Practice The Sensory Diet

The Sensory Diet includes these Postures:

  1. Hip Telescoping (see the picture above) – Bring the knees into the chest, one at a time, and then roll the hip around in the socket. Play with this range of motion, which should be painfree. Practice AD Breath with it.
  2. Happy Baby (see the picture above) – Bring both knees into the chest, which can look like a double knee to chest position or something closer to feet in the air position. Again, the pose should be painfree and combined with AD Breath.
  3. Windshield Wipers – (for those with hip issues) and a shorter, general version below.
Sensory Diet with Dr. Ginger Garner
The Sensory Diet
Windshield Wipers with Dr. ginger Garner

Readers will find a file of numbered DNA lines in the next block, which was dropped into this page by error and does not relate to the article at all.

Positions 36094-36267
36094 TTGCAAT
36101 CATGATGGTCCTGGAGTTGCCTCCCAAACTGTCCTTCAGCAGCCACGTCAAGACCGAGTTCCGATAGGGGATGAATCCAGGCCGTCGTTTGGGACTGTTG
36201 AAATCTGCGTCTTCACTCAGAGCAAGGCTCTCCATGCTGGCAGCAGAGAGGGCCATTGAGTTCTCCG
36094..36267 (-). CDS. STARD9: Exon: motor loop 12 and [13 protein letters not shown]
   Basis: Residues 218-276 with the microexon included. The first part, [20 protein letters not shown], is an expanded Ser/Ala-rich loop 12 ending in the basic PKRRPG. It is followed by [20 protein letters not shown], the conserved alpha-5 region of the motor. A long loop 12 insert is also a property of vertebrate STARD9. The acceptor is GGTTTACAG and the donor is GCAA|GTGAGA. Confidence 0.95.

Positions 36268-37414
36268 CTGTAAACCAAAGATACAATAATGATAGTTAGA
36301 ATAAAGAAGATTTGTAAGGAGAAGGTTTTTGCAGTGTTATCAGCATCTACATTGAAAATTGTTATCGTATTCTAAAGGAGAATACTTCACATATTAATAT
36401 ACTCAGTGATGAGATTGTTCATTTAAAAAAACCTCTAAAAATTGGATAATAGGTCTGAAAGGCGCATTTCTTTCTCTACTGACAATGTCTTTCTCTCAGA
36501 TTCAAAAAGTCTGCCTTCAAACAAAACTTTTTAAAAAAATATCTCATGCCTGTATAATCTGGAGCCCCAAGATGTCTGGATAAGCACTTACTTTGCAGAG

• Put all of these postures together – Rock back and forth from a forward to back (head to toe) motion and a side to side (as in the windshield wipers) motion. This will enhance vagal stimulation and help relax and reorganize the nervous system even further.
  • Add the NAP Meditation over the top of the Sensory Diet. This is really helpful to determine if you are using the abdominals, pelvic floor, and vocal cords properly and not stressing them negatively. This concept is called optimal pressurization. Learn The NAP Meditation below.

The purpose of these poses are not just for light physical movement or exercise, they are helping gently reorganize the nervous system in layered and complex ways. All you need to do is simply belly breath (AD Breath) and experiment with playful movement. Enjoy the Sensory Diet!